Our families have traveled the same journey. We as immigrants have powerfully transformed and defined this nation. Our nation was shaped and changed by the blood, sweat and tears of immigrants of all races. Generations and generations of immigrants have renewed and enriched the American dream. We have shaped the tides of change and contributed to the cultural, spiritual and intellectual wealth of our nation. We, our fathers and mothers, and grandparents were the hardworking backbone of prosperity and progress.
We must not forget our history; we must not take for granted what our previous generations have done for us to have these opportunities, but at the same time, we must forge ahead into the future and not just live in the past. We must create our own history and leave future generations a legacy, our stories, our values, so that one day another generation might gain inspiration from us and continue to create a better world.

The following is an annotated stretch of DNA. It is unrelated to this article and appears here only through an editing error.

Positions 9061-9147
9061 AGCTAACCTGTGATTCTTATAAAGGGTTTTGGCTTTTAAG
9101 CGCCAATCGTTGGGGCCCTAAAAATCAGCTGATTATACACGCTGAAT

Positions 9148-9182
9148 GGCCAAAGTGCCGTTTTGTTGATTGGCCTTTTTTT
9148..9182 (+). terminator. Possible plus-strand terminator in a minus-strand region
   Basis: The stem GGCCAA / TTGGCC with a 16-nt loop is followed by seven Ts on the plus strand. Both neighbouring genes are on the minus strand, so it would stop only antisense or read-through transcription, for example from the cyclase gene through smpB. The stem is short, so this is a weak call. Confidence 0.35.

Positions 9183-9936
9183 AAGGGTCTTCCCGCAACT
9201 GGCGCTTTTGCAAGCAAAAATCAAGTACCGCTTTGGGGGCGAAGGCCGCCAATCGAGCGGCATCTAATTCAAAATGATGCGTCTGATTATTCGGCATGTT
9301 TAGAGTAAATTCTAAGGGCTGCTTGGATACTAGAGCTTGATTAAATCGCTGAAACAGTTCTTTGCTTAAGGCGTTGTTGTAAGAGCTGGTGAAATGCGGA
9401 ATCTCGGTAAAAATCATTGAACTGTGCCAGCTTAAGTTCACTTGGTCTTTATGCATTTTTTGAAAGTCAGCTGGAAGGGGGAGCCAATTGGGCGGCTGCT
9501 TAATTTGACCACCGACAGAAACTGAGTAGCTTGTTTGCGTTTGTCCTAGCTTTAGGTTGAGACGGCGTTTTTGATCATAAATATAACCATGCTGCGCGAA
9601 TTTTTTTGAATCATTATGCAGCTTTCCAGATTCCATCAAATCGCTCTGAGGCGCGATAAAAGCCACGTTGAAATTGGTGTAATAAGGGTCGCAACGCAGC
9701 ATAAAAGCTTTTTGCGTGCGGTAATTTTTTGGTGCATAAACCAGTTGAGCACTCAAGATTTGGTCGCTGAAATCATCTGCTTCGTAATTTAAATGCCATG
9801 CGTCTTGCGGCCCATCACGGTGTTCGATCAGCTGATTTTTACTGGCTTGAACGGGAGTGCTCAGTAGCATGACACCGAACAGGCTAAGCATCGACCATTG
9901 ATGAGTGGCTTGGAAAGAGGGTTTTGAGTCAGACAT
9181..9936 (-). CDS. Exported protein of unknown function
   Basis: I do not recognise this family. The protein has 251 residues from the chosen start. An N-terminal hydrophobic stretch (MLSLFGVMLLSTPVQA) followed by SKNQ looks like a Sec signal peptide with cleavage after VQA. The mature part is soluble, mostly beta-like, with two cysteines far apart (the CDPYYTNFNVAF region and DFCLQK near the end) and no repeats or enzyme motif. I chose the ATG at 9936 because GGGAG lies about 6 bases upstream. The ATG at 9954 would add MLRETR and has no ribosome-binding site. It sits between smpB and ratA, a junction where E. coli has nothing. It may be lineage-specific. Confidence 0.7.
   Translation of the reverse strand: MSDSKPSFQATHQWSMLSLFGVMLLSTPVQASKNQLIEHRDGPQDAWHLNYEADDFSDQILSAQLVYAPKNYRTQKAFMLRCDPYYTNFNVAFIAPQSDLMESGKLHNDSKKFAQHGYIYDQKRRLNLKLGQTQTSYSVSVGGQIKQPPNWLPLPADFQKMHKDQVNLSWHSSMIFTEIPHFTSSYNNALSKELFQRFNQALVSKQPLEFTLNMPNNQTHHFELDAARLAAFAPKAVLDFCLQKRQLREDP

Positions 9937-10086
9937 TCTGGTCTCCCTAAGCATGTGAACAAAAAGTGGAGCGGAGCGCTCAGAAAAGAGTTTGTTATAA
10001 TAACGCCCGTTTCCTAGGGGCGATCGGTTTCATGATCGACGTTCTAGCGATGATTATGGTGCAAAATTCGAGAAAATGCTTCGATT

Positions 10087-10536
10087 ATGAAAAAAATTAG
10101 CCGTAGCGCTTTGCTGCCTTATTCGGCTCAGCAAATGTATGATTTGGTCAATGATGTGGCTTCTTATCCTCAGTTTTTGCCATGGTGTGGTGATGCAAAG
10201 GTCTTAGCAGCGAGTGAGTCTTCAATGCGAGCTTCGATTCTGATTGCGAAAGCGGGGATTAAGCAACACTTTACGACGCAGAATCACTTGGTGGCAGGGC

So the question lies, what legacy will we leave? Will we leave the next generation a legacy that prioritizes personal success–wealth, degrees, big homes, fancy cars? There’s nothing wrong with personal success, but personal success does not build a legacy or community.
Will we build an Asian American community that will be recognized for impact and inspiration? What will the Asian American community stand for?
I don’t know about you, but I know what I want the Asian American community to stand for. I want to see the Asian American community as a unified group that exemplifies vision, leadership, and giving back.